Violentology: A Manual of the Colombian Conflict (Umbrage 2012) documents Colombia’s continuing internal conflict, a complex and tragic war that is barely understood outside of the country. This photographic work focuses on human rights and on the struggle of Colombian civilians to resist the violence, often at great risk to their own lives.
The Colombian Conflict is usually portrayed as a “drug war,” a protracted battle between narcotics traffickers and the law. Violentology contests this official version, revealing a far more complex and disturbing reality. The product of ten years of photographic documentation and investigation, Violentology, exposes the role of all parties to the conflict – Marxist guerrillas, right-wing paramilitaries, and state security forces – in committing atrocities against the civilian population.
This tabloid-size book is designed to engage the sense of touch as well as sight, in reference to the act of reading a newspaper. Violentology is printed on the rotary press of the legendary Bogotá daily, El Espectador, which became world-famous after Pablo Escobar bombed the newspaper’s offices in 1989. This press uses a prize-winning “heat-set” process, which bakes soy-based ink hard onto the page. The paper is 70 gram weight “Bulky” newspaper stock. The presence of several images by Colombian news photographers further grounds this work in the tradition of press photography.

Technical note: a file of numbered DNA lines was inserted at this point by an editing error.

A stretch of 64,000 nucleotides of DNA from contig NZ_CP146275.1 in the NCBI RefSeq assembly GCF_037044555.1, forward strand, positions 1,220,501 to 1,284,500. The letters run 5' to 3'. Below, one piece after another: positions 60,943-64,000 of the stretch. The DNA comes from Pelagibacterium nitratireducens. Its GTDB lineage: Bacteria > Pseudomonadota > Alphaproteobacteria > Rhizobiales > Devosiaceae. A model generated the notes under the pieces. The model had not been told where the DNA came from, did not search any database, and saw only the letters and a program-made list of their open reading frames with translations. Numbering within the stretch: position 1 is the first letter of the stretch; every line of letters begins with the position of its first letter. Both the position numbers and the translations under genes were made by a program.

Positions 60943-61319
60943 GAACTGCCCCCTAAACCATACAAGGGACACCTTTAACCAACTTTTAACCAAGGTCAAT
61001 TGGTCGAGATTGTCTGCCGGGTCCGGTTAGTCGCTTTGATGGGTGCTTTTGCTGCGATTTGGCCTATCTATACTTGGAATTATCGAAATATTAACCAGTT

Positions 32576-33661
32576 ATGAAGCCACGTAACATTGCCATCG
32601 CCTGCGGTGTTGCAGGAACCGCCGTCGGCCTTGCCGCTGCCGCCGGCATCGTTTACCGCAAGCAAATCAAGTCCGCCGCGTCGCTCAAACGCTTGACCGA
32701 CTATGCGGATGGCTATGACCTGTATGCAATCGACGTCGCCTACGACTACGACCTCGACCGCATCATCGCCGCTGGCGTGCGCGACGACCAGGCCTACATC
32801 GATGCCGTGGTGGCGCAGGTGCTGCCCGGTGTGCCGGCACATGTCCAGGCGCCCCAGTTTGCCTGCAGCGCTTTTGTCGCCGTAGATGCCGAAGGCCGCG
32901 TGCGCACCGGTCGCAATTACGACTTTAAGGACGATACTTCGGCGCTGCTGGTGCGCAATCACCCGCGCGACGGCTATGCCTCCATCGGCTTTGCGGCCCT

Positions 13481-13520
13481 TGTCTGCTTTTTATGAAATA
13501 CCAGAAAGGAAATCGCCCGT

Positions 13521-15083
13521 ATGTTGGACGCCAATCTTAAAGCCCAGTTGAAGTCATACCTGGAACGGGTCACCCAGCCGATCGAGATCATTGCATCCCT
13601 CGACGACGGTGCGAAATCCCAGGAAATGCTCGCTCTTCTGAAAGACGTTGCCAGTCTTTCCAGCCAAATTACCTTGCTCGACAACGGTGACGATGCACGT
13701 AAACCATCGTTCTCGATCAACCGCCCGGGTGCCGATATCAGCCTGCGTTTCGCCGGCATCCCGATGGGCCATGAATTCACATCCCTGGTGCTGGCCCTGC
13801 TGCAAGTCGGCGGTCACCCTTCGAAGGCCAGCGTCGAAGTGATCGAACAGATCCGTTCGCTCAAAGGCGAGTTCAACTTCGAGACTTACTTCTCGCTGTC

As an emphatically physical object, Violentology is especially relevant at this point in the history of journalism, appearing at the very moment when the printed press is being replaced by the web. It is thus a reaction to the virtual world of today’s journalism, a manifesto in favor of the printed press as vehicle for transmitting information and conveying emotion.